General Question

prioritymail's avatar

What causes a car engine to whistle upon accelerating?

Asked by prioritymail (1630points) August 23rd, 2011

Pretty sure it’s the engine, positive it’s coming from somewhere at the front of the car.

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25 Answers

sakura's avatar

Not a mechanic…but it could be that your fan belt needs tightening

augustlan's avatar

I would guess a belt, too. Though I think of that as a ‘squealing’ sound, rather than a whistle.

Afos22's avatar

If it’s a whistle, perhaps you have a hole in your exhaust system.

funkdaddy's avatar

If it’s not a belt as mentioned above then a leak in the intake or exhaust could cause whistling.

Also, if the sound isn’t necessarily new, cars with turbos will whistle when they accelerate as the turbo spools up.

See also

sakura's avatar

Just had a thought…do you have air conditioning? If so you could have a leak in the pipe, has it been working as efficiently as it used to? that whistles when it has a hole and sounds like it’s coming fromt he engine when in the car.

tedd's avatar

Need more of a description than a whistle.

My immediate thought is you have a belt going bad. If the whistle gets worse the faster you go, that would be indicative. As stated before its usually more of a squeal though.

Some kind of a hole in the exhaust system is also a possibility. But typically those are more of a “rumble” or it’ll sound like you put a tin can muffler on your car.

I would like to think you would know if you have a turbo on your car, which would definitely whistle. But it would whistle mostly (or most noticeably at least) when you shifted and it released all the built up pressure.

jerv's avatar

One that isn’t mentioned but has happened to me a couple of times; radiator cap.

Of course, that is merely a possibility, as I can think of a few things that will make a car whistle, including not rolling the window quite all the way up.

john65pennington's avatar

I drive a police car that had the same symptoms. Discovered it was a blown head gasket on the engine.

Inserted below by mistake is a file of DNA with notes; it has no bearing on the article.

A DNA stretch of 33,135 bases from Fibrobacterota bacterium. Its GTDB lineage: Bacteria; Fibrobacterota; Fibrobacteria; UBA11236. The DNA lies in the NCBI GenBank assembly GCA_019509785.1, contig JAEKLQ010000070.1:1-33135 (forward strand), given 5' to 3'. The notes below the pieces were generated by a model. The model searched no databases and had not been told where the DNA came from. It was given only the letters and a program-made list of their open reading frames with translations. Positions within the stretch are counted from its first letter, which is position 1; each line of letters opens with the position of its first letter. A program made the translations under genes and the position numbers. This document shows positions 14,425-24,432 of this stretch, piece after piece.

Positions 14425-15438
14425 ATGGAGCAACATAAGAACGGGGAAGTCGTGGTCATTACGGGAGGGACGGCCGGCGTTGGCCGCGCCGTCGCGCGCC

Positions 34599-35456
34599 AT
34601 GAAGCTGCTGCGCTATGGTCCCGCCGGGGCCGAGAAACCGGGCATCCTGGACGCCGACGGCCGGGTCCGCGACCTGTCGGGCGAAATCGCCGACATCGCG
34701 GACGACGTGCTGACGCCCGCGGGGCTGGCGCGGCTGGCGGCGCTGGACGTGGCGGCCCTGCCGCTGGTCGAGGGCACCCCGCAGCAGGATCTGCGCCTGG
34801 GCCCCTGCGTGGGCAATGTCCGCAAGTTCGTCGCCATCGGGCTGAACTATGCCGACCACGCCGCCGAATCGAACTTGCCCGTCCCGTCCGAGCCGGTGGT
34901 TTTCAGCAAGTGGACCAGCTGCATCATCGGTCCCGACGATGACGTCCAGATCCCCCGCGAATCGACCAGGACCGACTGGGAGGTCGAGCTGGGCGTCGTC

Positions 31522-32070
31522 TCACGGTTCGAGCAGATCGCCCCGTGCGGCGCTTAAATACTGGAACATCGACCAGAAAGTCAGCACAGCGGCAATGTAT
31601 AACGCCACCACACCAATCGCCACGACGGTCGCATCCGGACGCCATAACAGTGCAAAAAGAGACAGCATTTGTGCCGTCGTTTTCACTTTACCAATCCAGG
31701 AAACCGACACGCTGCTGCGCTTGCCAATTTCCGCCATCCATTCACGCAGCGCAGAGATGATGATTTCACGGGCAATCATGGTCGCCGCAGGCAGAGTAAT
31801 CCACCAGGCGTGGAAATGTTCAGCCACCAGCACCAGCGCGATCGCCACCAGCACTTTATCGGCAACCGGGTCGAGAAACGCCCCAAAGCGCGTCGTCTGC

CWOTUS's avatar

I doubt if it’s a hole in the exhaust system; I think that would manifest more as a “booming” or other loud sound that would not be confused with a whistle. My first thought was also “loose belt”, but my second thought was that there may be a hole in the intake manifold or air filter housing. Air would definitely tend to “whistle” into that hole. (Air or hot gas coming out, as in exhaust, would be louder.)

Is the air filter in place? Running without an air filter – not a good idea! – will cause a whistling sound.

flutherother's avatar

A loose fan belt, especially in wet weather.

Tropical_Willie's avatar

Sometimes a water-pump that is on its last legs will make a NOISE.

prioritymail's avatar

Thanks for all the answers! It’s not the exhaust or the windows. Don’t have a turbo. The car is supposed to have a/c but the motor can’t handle the load or something so I don’t use it. Water pump has supposedly been changed recently. I haven’t checked…I guess I should. I think it becomes more noticeable as I accelerate but that it’s always there. I will look into belts, radiator cap, intake manifold, filter housing, air filter….head gasket :S… Thank you!

jerv's avatar

If the motor can’t handle the load of the A/C then there are some serious issues here, possibly related to the whistle. Loss of power is another possible symptom of a blown head gasket. I can’t think of any other single thing that would cause both whistling and taht degree of power loss… though I allow for the possibility that your engine has multiple problems as well.

prioritymail's avatar

@jerv Thank you for your reply. I am going to start Googling blown head gasket symptoms right now!

tedd's avatar

Blown head gasket could be it, but that would have to be a short lived problem as typically that leads to getting coolant into your oil and gumming up the engine. Does a lot of smoke come out of your tail pipe?

Take a look at your engine oil, if its “milky” then you blew a head gasket (more than likely).

jerv's avatar

True. A born head gasket generally lasts less than a week before the engine quits. Assuming that this has been going on for longer, I am leaning towards “multiple problems”. The head gasket is still possible though.

@tedd Of the three I’ve blown, none smoked. One lost power, one overheated, and one did both. Now, they do sometimes smoke, but the lack thereof is not a clean bill of health. The oil is also not an always thing. I recommend a compression test.

tedd's avatar

@jerv Oh I know, but its a pretty typical symptom, and very easy to spot.

prioritymail's avatar